Plane trees of London

Platanus x acerifolia 'Suttneri'

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Leaf of Platanus 'Suttneri'

Leaf of Platanus 'Suttneri' in August

This is a relatively weak growing, white variegated form. Despite its weaknesses, it is still capable of growing to a large tree in time. Mature trees are rare, partly because anthracnose disease tends to kill off trees before they reach maturity.

The leaf is variably variegated green, pale green, and white. The extent and detail of variegation varies between leaves. Some leaves are almost all green, others nearly all pure white. The variegation is often more noticeable as the leaves mature.


Tree - the tree usually has a sparse, thinly leafed crown. (See note on anthracnose disease below.)

Leaf shape - this is typical of London plane; 3 to 5 lobes, but with the middle lobe often long than wide. Some leaves are distinctly asymmetric. The asymmetry is probably connected with a disproportionate growth of white tissue on one side of the leaf.

Leaf colour - The basic colour is a fairly matt mid-green. However there are interveinal areas that are paler, and some that are white. The paler areas are a uniform pale green; the patchwork of colours on the leaf is made up of only 3 or 4 colours. Changes in colour on mature leaves are always abrupt and never gradual, and are often defined by veins. Early leaves (smaller leaves) tend to have more green areas than later summer leaves. Because of this, the tree is not always as distinctive as some of the photographs suggest. On young leaves the distinct colours cannot always be recognised.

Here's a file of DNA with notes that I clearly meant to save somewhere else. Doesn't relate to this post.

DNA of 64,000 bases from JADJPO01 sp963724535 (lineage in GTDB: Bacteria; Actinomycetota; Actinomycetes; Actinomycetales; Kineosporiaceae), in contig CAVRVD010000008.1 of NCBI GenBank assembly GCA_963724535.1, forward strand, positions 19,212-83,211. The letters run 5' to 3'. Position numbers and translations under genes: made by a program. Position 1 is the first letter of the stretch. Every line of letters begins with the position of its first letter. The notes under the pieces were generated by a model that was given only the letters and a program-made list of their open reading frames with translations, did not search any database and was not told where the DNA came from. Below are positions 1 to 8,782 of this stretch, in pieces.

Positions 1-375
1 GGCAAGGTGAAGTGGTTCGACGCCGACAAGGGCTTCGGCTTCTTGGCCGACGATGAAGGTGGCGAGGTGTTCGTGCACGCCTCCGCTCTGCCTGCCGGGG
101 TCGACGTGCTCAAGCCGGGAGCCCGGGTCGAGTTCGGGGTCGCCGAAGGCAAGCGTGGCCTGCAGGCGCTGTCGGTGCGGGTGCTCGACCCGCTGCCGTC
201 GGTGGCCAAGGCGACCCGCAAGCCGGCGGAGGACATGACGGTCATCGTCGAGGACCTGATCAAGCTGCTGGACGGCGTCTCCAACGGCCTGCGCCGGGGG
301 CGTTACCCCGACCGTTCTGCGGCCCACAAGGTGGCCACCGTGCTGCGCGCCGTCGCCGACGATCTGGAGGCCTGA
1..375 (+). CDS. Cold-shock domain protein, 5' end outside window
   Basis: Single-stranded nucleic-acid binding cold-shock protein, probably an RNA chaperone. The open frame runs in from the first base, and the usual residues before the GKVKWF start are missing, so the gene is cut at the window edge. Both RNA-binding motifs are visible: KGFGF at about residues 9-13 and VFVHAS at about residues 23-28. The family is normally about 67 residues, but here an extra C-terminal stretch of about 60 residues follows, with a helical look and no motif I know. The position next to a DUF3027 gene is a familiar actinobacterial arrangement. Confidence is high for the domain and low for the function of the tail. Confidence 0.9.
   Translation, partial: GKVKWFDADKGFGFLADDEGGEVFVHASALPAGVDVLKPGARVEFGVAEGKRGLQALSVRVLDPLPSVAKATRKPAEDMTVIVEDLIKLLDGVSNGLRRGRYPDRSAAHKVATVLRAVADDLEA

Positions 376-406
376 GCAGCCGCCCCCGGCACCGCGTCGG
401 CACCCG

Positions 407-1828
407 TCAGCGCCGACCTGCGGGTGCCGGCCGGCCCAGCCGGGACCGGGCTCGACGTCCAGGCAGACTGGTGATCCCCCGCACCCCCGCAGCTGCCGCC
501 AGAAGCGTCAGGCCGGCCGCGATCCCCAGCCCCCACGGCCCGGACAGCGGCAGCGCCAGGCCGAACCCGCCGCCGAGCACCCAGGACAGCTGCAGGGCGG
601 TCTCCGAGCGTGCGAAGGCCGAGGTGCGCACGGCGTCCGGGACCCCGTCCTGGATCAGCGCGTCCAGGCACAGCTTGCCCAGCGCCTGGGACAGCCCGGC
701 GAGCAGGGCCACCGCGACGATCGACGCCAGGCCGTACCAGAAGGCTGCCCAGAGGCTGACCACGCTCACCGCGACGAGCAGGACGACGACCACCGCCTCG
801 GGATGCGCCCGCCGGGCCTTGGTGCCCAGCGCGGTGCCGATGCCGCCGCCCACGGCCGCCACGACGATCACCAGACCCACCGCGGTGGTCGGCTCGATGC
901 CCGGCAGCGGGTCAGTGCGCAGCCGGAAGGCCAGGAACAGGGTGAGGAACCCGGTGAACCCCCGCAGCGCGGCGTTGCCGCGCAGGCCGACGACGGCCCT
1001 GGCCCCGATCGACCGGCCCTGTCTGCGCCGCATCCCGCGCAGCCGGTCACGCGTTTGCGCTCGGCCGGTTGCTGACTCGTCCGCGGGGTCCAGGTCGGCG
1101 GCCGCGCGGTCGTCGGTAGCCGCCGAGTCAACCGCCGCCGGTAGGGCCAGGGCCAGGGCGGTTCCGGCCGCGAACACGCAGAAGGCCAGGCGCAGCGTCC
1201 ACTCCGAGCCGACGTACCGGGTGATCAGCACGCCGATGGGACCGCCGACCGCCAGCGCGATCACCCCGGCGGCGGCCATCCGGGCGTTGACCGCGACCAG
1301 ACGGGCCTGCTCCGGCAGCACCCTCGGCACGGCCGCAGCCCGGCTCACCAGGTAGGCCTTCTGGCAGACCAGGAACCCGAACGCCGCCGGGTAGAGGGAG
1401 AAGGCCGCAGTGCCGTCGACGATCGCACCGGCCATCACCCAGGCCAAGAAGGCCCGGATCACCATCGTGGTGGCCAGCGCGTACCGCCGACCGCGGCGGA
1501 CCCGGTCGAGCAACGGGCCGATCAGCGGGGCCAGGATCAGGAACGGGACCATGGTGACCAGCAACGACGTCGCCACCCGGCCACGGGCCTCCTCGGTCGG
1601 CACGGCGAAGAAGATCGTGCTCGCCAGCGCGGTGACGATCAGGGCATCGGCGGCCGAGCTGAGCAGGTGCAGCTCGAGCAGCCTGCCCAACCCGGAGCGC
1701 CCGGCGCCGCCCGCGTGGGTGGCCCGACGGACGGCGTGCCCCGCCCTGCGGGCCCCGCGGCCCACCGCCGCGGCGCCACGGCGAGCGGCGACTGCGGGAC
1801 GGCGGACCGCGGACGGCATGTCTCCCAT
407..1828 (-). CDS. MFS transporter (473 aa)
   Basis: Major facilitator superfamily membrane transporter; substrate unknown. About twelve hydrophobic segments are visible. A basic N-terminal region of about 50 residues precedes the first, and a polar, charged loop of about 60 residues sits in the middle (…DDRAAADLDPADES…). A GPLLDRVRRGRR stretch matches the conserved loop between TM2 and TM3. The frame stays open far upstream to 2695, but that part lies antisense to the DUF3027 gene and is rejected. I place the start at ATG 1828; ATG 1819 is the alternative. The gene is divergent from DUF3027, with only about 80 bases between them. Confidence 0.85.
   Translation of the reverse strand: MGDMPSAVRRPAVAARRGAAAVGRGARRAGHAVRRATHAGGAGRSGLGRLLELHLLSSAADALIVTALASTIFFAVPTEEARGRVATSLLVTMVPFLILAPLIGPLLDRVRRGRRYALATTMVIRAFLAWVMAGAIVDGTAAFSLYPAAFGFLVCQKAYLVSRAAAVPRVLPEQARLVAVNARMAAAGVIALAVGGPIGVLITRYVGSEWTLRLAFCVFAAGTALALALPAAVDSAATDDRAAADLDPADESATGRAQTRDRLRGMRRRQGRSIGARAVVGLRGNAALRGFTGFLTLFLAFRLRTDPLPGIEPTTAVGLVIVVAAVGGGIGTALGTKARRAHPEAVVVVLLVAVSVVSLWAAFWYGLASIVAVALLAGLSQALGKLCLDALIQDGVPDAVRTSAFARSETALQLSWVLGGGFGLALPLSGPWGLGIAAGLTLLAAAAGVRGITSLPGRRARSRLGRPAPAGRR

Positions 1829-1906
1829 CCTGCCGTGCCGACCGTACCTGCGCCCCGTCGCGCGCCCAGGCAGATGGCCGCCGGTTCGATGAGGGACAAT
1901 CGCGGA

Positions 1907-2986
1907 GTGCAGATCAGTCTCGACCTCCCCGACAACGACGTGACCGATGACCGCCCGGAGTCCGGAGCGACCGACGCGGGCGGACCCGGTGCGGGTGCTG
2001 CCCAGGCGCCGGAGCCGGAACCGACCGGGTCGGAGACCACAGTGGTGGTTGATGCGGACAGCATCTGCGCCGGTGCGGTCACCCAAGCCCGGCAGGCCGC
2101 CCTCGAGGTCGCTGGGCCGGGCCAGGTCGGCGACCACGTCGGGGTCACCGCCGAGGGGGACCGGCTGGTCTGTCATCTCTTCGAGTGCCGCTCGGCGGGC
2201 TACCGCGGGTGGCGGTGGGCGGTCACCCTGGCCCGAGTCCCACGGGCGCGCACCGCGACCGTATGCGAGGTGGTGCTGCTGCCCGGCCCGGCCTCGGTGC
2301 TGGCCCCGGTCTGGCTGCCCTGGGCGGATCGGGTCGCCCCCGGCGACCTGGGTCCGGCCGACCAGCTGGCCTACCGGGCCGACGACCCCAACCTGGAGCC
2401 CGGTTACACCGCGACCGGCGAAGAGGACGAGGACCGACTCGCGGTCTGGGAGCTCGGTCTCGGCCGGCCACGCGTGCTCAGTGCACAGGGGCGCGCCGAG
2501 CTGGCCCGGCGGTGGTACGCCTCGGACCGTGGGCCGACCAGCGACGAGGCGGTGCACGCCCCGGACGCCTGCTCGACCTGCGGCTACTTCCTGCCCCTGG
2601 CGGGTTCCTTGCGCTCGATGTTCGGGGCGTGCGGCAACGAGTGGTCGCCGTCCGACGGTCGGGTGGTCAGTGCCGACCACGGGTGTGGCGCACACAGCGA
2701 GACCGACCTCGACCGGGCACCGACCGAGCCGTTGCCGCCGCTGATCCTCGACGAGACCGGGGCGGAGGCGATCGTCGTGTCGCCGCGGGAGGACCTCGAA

Axillary buds - these are small, purple, and with a sharply pointed conical tip.

The tree suffers more than most from plane anthracnose. A typical tree in summer will bear large numbers of twigs that have been completely killed by this. Young trees are particularly likely to die from this. Apart from the variegation and the susceptibility to anthracnose, the foliage and character of the tree is similar to that of the London plane. However, the greater proportion of losses to young shoots due to anthracnose results in a thinner crown.

The author does not know of any existing trees in London. The tallest that he knew reached about 7 meters height in 15 years or so, before its trunk broke at a point of old anthracnose damage. Records exist in Bean's Manual of a tree over 50 feet high at Holland Park, but this is not present now. There are reasonably healthy young trees in the collection at Mottisfont Abbey, Hampshire.

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